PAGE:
It seems Rad Power Bikes has an e-bike for just about everything. Need to haul a ton of cargo? They have a bike for that. Need a fat tire e-bike for crushing trails? They’ve got that, too. Need an efficient, powerful commuter e-bike? Then you’re also in luck, because that’s what we’re reviewing today. The RadCity 4 electric bike is the ultimate commuter e-bike from Rad Power Bikes.
Let’s dive in and see if this e-bike is right for you. Oh, and stick around, because we’ll also share with you an exclusive deal to get a free $100 accessory with the bike.
RadCity 4 e-bike tech specs
- Motor: 750W direct drive rear hub motor
- Top speed: 32 km/h (20 mph)
- Range: 45-72 km (25-45 mi) depending on throttle/pedal assist
- Battery: 48V 14Ah (672 Wh)
- Charge time: 6 hours
- Max load: 125 kg (275 lb)
- Frame: 6061 aluminum, step-through style
- Tires: Kenda K-Rad 26″ x 2.3″, K-shield puncture liner
- Suspension: 80 mm travel front RST spring suspension fork with preload adjustment and lockout
- Brakes: Tektro mechanical disc brakes with 180 mm rotors
- Extras: LCD display with speedometer, wattmeter, battery gauge, PAS level indicator, odometer, tripmeter, light status indicator, USB charging port for cell phones or other USB-powered accessories, front and rear LED lights, 5 speed settings, half-twist throttle, built-in frame rack in rear as well as mounting for front and rear racks/accessories, fenders included standard
RadCity 4 video review
Check out my video review of the RadCity 4 from Rad Power Bikes. Then read on for the rest of my review afterwards.
The RadCity difference
What separates the RadCity from the rest of the Rad Power Bikes lineup?
The main differences are the frame and motor. While most of Rad’s bikes use a smaller diameter geared hub motor, the RadCity has a bigger direct drive hub motor. This motor is also found in the RadWagon and is better suited to the abuse of heavier loads or long term usage, plus it offers regenerative braking.
While geared motors are great for reducing weight, they have more moving parts and thus more parts that can potentially fail. A direct drive motor has no internal gears — it’s just a big ol’ hunk of copper wire and magnets. The design is basically bulletproof and could easily last a decade or more. The only things that can really destroy a direct drive motor are extreme heat (which would demagnetize the magnets) or submerging in water (which would rust out the motor and cause it to seize). If you can avoid riding through a lake or an oven, then your motor should last longer than you’ll ever need it to.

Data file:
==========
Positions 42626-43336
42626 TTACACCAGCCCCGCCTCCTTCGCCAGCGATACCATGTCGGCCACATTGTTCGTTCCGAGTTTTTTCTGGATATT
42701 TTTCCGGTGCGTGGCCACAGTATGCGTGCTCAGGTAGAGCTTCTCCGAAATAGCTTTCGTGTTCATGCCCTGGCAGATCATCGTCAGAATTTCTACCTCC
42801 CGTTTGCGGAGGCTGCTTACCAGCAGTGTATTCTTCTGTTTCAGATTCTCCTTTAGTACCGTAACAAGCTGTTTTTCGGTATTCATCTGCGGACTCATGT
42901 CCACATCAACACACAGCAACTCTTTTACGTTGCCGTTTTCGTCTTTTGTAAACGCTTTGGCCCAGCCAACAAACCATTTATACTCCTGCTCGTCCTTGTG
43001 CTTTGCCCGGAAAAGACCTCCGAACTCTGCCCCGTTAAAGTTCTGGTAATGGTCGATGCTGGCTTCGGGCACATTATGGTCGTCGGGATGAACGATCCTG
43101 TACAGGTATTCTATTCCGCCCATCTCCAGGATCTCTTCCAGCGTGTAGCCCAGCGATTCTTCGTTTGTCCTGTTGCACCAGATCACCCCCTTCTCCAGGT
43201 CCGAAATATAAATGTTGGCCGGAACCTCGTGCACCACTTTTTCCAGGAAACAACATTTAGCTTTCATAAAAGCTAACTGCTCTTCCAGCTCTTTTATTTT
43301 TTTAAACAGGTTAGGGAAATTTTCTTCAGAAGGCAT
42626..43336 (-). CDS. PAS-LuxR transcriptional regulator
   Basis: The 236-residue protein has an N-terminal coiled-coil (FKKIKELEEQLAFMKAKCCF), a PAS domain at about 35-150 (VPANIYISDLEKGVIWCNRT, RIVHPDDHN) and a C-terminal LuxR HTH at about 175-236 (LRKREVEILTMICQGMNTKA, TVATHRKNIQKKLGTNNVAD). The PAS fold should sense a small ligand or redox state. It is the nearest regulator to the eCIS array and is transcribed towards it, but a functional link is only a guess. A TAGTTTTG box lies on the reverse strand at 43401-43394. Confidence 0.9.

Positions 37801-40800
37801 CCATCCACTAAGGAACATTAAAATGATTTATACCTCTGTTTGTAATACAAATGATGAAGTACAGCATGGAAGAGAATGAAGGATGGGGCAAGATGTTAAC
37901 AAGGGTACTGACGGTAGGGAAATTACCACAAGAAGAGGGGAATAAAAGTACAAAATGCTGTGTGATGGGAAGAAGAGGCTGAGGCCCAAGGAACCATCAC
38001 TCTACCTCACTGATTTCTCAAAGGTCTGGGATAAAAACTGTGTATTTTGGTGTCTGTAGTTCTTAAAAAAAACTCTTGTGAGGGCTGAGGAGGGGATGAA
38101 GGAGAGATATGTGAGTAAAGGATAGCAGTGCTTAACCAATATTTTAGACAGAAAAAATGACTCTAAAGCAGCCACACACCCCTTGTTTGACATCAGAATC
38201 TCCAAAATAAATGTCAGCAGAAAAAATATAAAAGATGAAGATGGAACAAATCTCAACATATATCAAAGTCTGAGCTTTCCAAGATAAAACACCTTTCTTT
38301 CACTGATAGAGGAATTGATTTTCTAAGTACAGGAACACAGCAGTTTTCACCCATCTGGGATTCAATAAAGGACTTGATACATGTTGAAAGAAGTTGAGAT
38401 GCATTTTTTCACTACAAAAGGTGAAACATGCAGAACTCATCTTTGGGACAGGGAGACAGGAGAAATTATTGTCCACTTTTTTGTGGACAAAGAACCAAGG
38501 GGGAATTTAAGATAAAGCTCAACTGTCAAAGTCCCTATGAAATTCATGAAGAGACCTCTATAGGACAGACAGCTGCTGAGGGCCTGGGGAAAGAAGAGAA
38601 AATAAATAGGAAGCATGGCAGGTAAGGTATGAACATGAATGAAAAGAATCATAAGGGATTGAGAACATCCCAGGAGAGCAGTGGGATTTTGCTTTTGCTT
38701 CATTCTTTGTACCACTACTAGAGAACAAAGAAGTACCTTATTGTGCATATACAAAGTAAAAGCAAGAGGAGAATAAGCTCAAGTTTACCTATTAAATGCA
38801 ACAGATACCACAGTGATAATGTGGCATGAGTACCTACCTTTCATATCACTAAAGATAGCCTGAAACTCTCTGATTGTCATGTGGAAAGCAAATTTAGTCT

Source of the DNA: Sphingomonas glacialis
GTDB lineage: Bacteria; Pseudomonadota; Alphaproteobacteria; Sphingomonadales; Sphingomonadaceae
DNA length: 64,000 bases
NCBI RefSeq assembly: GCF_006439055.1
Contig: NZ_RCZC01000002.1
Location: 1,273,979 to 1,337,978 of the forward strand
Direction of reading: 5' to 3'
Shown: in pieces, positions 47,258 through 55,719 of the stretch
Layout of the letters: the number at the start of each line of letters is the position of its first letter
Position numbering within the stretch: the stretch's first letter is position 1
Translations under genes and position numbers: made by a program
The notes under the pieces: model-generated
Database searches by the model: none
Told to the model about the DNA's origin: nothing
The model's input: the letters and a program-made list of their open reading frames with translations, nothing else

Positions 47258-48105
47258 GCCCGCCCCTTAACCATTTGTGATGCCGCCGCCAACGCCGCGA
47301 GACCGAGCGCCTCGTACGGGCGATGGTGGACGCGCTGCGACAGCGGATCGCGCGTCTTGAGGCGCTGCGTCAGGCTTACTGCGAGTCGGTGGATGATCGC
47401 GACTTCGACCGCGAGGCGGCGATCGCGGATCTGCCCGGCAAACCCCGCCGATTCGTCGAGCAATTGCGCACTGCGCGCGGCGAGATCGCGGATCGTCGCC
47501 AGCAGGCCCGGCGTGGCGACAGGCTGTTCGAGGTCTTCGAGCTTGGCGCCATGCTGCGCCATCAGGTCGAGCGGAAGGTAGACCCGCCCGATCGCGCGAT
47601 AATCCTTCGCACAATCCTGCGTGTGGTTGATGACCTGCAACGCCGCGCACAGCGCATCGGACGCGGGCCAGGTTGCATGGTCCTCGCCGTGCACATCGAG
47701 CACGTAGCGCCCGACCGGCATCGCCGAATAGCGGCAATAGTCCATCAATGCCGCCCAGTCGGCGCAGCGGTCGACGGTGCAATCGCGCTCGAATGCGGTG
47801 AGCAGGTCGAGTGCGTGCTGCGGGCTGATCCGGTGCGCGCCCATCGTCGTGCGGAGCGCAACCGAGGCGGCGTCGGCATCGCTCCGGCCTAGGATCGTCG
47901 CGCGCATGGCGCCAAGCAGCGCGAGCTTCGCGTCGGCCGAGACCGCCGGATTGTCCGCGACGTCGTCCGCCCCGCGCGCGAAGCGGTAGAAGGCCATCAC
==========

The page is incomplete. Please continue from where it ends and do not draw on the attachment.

The other main distinguisher on the RadCity is the frame. While most of Rad’s other bikes use smaller frames or offer fat tires, the RadCity offers a larger commuter bike frame and reasonable 2.3-inch-wide tires. These aren’t super skinny like on a road bike, but are much narrower than most of Rad’s other bikes and make for better commuter performance via increased efficiency.
While the frame is a bit larger than most of Rad’s lineup, it still fit me fine despite my shorter 5’7″ (170 cm) stature. But long-legged riders will certainly appreciate this model.
Another thing I like about the frame is how it incorporates a rear rack directly into the frame itself. That means you don’t have to worry about bolting anything on (though you can of course add baskets or other accessories to the rack). It also helps get the rear light further back and above the wheel where it is most visible to cars.
Bang for your buck
While those are the differentiators, the rest of the bike is true to form for Rad Power Bikes.
It comes with an 80 mm suspension fork, 180 mm mechanical disc brakes, Shimano drivetrain, plastic fenders, Velo grips and saddle, Promax seat post, Zoom adjustable stem, etc. All of these are pretty good parts, but nothing fancy. For just $1,499, Rad does a good job of providing decent bike parts that keep the price reasonable. There are of course better e-bikes out there with higher-end components, but they cost significantly more.
Ride experience is where it all comes together. This is an excellent hybrid-style commuter bike that will perform well for years.
The front suspension and decently large air volume in the tires offer a nice ride on reasonable quality roads. I even did a bit of grassy field riding and found it to be acceptable, though I’d definitely prefer the RadRover from Rad Power Bikes if I did more off-road than on-road riding.
The range is pretty much par for the course on the RadCity. The 672Wh battery gets me around 30 miles of range when I’m using mostly throttle-only, which I’m guilty of doing quite often. Using the five different levels of pedal assist definitely helps extend that range, though I’m rarely going more than 30 miles in a trip anyways.
The new lights and fenders that Rad incorporated into their new 2020 models work well and help make this a functional e-bike right out of the box — you don’t need to start adding accessories to get a useable electric bike.
Speaking of accessories, though, Rad Power Bikes does offer a ton of them. My favorites for the RadCity are probably the front and rear basket accessories. They can help turn the RadCity from a commuter e-bike into a utility e-bike. And for a limited time, Rad is generously offering Electrek’s readers a free accessory (up to $100) with the purchase of an e-bike. All you have to do is enter the code ELECTREK at checkout.
Suffice it to say that the RadCity 4 from Rad Power Bikes is a great example of a high-value commuter-friendly electric bike. It’s not the fanciest or the highest spec’d, but it is well made to withstand the test of time and offers excellent bang for your buck.
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